Annie Proulx: No Longer at Home on the Range
So much of Proulx's hard, fine writing is about place it's a wonder more people don't try to find her. After winning the 1994 Pulitzer Prize for her novel "The Shipping News," set in Newfoundland, Proulx became a fixed star in the literary constellation, winning almost every prize a writer could win.
She has often criticized the literary establishment for knowing nothing about what goes on in America outside its cities. She hates and generally refuses interviews (especially in her home). But she has agreed to talk -- although a polite e-mail from her publicist warns that she "takes a while to warm up to people." Her ferocity is literary legend, often cushioned by the phrase "doesn't suffer fools."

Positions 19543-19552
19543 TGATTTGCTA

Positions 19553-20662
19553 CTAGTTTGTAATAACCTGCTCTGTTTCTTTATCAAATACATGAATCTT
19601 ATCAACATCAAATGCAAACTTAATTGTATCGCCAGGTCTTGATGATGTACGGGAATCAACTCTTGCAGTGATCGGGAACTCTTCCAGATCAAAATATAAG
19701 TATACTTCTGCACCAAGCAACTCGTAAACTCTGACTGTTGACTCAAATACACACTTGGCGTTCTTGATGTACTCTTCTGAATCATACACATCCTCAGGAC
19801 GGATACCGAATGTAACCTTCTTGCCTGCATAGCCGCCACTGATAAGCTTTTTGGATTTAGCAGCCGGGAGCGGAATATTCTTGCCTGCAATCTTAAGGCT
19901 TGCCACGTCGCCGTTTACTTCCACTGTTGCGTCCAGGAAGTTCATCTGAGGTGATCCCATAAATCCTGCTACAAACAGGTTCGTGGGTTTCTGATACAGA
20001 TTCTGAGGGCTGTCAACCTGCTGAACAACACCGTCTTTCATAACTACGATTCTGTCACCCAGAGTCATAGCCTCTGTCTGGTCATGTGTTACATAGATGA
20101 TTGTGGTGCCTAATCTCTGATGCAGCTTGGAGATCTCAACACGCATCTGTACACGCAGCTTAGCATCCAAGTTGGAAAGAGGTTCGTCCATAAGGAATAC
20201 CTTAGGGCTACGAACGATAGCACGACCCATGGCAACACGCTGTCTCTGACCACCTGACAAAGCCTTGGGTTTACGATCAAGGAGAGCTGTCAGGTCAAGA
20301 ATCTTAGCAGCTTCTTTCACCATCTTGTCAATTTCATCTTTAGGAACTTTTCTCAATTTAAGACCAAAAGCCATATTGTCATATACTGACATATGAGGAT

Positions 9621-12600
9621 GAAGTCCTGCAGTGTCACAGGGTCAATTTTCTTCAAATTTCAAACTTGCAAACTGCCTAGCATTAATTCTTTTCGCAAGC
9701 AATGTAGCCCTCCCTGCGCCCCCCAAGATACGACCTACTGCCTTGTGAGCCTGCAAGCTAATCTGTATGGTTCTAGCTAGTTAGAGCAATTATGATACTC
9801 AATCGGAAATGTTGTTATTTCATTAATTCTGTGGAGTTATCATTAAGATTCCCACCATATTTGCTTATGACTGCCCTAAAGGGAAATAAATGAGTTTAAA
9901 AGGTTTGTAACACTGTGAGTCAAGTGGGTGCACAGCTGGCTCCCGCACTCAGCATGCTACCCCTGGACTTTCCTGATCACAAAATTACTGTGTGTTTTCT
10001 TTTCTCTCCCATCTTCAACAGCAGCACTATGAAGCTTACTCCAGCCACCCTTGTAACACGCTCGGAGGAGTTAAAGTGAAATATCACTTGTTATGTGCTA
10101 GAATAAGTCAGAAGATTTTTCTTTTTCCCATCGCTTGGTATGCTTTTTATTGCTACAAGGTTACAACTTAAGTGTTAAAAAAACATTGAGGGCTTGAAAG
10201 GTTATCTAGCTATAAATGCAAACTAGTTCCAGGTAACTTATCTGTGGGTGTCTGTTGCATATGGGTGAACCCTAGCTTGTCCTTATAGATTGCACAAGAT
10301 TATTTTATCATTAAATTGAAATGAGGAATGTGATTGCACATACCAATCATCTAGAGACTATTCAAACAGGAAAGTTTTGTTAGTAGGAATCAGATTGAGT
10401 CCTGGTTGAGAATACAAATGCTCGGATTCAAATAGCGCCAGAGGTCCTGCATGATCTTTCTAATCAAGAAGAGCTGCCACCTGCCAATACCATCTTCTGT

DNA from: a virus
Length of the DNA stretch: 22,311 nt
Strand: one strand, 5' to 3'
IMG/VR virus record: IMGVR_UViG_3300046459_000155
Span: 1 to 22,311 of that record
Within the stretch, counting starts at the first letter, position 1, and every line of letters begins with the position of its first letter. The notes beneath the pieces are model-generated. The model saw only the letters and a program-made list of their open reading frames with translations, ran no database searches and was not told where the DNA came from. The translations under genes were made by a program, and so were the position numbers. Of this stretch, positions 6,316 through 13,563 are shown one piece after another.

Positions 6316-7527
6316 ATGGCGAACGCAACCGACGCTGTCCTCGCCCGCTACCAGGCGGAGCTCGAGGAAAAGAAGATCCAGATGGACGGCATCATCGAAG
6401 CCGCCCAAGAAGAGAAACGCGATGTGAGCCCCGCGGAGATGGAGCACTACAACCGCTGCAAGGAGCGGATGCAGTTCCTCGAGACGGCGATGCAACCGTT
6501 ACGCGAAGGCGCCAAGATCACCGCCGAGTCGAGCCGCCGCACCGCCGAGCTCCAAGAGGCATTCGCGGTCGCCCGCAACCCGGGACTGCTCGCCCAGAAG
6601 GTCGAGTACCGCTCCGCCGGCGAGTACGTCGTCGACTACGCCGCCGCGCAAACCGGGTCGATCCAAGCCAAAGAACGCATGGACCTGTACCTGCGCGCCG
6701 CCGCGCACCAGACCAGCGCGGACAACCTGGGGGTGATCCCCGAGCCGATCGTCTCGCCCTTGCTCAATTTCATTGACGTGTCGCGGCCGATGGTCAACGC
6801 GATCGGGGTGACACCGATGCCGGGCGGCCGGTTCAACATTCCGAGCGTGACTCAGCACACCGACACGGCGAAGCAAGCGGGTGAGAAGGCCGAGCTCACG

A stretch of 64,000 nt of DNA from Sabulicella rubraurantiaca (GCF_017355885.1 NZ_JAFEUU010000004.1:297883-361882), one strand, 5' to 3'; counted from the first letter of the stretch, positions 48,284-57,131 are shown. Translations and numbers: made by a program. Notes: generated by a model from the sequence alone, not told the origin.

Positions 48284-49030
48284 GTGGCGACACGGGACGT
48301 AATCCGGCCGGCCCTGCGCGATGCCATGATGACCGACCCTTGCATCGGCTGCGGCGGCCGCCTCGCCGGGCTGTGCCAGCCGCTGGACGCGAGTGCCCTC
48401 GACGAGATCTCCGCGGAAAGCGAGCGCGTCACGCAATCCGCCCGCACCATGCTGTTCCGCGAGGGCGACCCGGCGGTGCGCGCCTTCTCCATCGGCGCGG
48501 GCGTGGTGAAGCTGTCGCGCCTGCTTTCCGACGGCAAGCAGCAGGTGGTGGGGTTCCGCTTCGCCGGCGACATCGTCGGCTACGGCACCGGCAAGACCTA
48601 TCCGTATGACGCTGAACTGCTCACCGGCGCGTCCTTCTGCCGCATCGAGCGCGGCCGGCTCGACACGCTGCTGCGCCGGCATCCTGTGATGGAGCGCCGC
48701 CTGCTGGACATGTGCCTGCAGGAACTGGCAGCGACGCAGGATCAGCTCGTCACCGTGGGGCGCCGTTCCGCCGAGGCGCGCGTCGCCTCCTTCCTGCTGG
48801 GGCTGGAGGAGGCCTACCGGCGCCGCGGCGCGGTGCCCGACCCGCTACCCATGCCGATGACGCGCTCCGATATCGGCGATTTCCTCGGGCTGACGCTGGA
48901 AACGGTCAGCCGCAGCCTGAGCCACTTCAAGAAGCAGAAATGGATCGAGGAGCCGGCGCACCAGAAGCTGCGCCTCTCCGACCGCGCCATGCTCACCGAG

I saw Annie Proulx in New York City a few years ago, walking near St. Patrick's Cathedral. She suffered this fool long enough to say Hello.
I am a big fan of her writing.